To top it off, Ventura managed to get three catchers into the lineup, which would have been fine since he's properly deploying Geovany Soto, but was done too bizarrely to retain credibility. He pinch-hit Adam Eaton for Flowers to start the eighth, then immediately put his replacement Rob Brantly as a pinch-hitter for Gordon Beckham. So he took his catcher's bat out the lineup to end his leadoff man's night off, only to put the Triple-A catcher's bat in the lineup immediately afterward, following up an aggressive move with a bench-emptier,.

5. The biggest problem, obviously, is that the Sox got shutout, and effortlessly shut down by lefty changeup artist Tommy Milone. Milone exploited this lineup--already inept at pulling the ball in the first place-- by getting them to try to pull and roll over everything he threw all night. Milone struck out seven, walked none and allowed just three singles over seven shutout innings that could have been 15 if the Twins wanted them to be.

Even smart adjustments like stacking lefty crushers Soto and Trayce Thompson in the middle of the order were punished with 0-for nights. They say bad bullpens make managers look like idiots, but awful offenses don't do  the any more favors. Robin has to scour his roster to find some kind of matchups that actual work for his dreary personnel, and when he falls into something right, they respond with a cold snap.

6. Avisail Garcia, who launched an encouraging moonshot Tuesday night off a hanging cutter, reverted back to the form of the guy who leads the team in groundball rate, striking out once and grounding out twice against Tommy Milone. To be fair, Garcia's decision to roll every single changeup Milone offered him to the left side was part of teamwide incompetence, but when you can't defend the inner half of the plate against velocity, can't tone down your constant aggression, and can't lift the mistakes you get for power, that's too many concessions to have to make and still find success.

At least he got his game-ending pop-out in the air.

7. Frankie Montas made his major league debut Wednesday night, and pitched a perfect inning of relief after the Sox had already effectively blown the game with curiously deployed relievers an inning prior. Montas topped out at 99 mph and sat 97-99 mph with a fastball he got underneath a few times. He struck out the first major league batter he faced when he froze Miguel Sano with a 3-2 slider that snuck over the inside corner. His delivery looked smooth and under control even if his location wasn't during his MLB debut. Pretty good considering the likely jitters that come with such an occasion.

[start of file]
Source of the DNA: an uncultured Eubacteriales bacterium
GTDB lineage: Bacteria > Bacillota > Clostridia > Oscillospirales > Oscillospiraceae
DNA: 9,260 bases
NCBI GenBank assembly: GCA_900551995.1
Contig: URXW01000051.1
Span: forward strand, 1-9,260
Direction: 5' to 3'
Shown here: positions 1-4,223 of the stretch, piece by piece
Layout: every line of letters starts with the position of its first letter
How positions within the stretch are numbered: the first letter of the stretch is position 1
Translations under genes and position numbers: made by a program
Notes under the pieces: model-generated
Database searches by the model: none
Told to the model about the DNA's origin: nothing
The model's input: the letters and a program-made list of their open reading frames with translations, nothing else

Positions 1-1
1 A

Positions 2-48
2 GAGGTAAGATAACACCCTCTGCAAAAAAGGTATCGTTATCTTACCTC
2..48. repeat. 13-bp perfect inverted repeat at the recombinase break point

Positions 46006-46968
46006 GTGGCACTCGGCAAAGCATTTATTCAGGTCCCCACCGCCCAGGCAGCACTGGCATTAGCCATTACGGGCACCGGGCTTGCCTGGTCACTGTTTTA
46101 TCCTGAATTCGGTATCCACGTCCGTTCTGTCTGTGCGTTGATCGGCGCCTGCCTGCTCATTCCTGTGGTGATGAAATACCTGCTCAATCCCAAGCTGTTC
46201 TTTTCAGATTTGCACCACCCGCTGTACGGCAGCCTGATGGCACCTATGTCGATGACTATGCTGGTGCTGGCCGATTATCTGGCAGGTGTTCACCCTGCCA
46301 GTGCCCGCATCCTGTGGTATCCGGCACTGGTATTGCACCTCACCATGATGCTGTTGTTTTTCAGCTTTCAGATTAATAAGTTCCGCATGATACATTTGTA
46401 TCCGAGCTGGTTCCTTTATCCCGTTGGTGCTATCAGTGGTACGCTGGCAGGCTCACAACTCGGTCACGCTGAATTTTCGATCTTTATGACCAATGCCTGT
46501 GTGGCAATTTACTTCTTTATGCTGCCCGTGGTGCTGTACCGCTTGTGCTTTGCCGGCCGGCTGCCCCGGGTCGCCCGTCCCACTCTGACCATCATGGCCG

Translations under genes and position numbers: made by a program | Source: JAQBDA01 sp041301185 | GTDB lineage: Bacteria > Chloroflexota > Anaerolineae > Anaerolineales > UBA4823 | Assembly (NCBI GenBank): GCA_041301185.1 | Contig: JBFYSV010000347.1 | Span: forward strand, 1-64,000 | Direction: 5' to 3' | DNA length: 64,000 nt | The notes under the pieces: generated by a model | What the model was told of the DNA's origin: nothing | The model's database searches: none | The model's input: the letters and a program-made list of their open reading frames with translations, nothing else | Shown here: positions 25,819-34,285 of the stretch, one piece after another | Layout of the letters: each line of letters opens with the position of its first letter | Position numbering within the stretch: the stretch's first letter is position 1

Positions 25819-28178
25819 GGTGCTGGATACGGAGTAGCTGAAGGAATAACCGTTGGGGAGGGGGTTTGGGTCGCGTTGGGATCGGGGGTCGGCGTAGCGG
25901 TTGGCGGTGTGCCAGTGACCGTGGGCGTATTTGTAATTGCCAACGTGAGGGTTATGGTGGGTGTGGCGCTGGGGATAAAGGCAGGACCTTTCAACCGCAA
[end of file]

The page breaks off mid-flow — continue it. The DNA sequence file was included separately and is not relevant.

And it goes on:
Before the game, Montas told reporters he doesn't care how he's used--in the rotation or in relief--so long as he gets some action, which is funny, because there was a time Chris Sale even said such things.

8. Erik Johnson has a good shot for the 2016 rotation and might see a start during this month, according to Rick Hahn.

‘No matter what happens here over the next few weeks, (Erik Johnson) already has had a great year, unlike last year when it started out rough and he’s sort of playing catch up,’ Hahn said. ‘He should head into the offseason with a great deal of confidence and the feeling that he’s very much back in the mix (for) a major-league rotation in 2016.’
— Colleen Kane

"No matter what happens" doesn't sound very committed to getting Johnson a start. Unseating the existing routine is hard, and no organization is more committed to that concept than the White Sox, who at this point can't say for sure if they'll stop giving free agent-to-be Jeff Samardzija and washed up John Danks starts all the way through the end of a lost year, just to give a potential future rotation member a look.

9. This is not really Sox-related, since they rarely have anything worth bat-flipping about, but the New York Times had a fun examination of how collectivism-minded South Korea has embraced bat flips as a fun flourish to brighten up the sport, and freedom-living America still wants to drill people in the neck for publicly visible moments of joy. Torii Hunter, unsurprisingly, is quoted.

10. The White Sox are playing in the afternoon Thursday, with a 12:10pm CT start to conclude this already losing series in Minnesota. Jeff Samardzija starts against Kyle Gibson, whom he has an ERA a full run higher than, even though the last time Gibson was referred to as a "potential ace" was probably in reference to the University of Missouri rotation.

Normally, I don't much care for mid-week daytime starts as a viewer, but A) Getaway day times are good for the players and B) Maybe not centering my night around something misery-inducing would be nice.